Ariel "Square Four" with sidecar, 1932, England
Ariel is one of England’s oldest companies, one of its founders was J. Starley to whom we owe the majority of innovative inventions on bicycles back then (for instance, tangent-spoked wheels with Hillman).
The Ariel name comes from the spirit who appears in William Shakespeare's play The Tempest to highlight the lightness of Ariel bicycles.
The company later started producing motorcycles and cars; in 1905 it was chosen to represent England in the International Cup.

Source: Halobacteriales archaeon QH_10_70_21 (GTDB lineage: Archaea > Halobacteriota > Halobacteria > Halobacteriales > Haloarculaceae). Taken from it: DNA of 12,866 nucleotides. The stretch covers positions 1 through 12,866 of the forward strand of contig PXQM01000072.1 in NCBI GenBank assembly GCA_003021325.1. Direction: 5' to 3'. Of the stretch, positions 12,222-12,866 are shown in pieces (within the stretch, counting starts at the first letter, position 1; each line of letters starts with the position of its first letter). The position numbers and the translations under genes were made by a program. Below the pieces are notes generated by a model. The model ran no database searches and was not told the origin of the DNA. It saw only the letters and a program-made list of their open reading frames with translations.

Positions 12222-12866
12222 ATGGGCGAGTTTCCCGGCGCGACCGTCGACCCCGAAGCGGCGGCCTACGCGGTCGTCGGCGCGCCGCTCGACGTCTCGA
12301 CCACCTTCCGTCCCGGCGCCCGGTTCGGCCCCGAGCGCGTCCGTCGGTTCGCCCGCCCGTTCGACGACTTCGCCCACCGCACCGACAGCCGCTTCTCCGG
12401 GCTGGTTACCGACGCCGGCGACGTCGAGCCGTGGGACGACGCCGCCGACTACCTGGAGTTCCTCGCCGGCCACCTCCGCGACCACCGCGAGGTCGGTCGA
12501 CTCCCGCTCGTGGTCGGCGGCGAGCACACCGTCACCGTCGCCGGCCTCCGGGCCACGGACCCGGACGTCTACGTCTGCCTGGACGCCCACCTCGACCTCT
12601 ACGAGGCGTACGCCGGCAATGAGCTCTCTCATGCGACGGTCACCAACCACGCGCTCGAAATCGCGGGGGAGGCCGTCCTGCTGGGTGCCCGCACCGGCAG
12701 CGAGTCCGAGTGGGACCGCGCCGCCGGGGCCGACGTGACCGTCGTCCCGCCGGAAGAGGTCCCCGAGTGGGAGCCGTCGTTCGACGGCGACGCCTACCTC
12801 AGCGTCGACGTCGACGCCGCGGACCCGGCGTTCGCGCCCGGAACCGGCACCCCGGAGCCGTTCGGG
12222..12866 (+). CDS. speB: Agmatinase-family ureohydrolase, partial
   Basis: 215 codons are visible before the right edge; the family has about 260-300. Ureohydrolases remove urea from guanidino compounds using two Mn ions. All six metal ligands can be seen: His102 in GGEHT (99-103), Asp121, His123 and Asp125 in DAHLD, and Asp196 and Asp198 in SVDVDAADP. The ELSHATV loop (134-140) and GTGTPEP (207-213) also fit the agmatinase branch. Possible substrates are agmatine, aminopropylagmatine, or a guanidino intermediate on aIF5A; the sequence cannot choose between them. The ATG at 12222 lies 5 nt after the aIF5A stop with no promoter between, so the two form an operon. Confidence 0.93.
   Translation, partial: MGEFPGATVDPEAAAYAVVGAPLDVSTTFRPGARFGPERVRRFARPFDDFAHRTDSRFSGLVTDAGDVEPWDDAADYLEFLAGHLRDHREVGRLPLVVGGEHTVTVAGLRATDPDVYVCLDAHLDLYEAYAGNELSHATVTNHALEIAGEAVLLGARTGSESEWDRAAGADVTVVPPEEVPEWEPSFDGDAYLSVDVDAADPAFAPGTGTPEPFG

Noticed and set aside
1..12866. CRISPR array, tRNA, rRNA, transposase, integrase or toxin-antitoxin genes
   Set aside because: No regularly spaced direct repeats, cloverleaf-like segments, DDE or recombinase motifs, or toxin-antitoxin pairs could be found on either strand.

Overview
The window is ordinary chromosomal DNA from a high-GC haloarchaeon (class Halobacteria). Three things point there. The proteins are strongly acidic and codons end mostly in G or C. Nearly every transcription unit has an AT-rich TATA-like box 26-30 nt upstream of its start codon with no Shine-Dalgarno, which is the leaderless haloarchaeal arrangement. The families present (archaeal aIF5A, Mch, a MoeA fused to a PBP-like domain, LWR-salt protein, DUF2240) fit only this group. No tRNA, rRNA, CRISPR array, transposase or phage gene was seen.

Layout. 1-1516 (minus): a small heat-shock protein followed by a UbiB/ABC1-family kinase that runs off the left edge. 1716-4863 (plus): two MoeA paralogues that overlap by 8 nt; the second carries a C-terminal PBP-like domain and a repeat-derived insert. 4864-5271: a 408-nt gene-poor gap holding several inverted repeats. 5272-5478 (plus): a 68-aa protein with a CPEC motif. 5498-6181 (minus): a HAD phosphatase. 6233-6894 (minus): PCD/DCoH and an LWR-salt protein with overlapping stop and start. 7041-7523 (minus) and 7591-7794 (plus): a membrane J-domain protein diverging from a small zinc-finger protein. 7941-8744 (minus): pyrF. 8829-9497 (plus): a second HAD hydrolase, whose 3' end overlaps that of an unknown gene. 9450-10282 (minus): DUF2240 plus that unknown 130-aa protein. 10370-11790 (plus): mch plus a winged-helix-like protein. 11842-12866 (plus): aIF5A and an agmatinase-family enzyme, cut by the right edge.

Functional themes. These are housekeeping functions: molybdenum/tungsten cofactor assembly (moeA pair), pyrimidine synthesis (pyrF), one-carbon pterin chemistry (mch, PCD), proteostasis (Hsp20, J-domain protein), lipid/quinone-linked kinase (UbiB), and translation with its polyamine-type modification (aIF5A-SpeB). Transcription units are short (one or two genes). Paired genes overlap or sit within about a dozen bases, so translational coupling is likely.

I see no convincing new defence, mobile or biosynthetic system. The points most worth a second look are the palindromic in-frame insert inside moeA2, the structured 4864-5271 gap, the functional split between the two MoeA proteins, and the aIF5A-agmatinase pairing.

Ariel entered the history books as the first company to believe in the “Square Four” engine, a project by Edward Turner that provided for the use of 4 cylinders arranged at the 4 corners of an imaginary square, as the bike shown at the museum.
The Square Four of the museum is a 1932 model, from the first series (called 4F) with hand shifter and 601cc displacement, raised from the previous 500cc to allow the use of the sidecar, an other accessory present.
The model will be produced until 1959, giving room to a different production of light 2-stroke motorcycles, one of the last attempts of the British company before its closure in 1967, struggling against the Japanese rivals.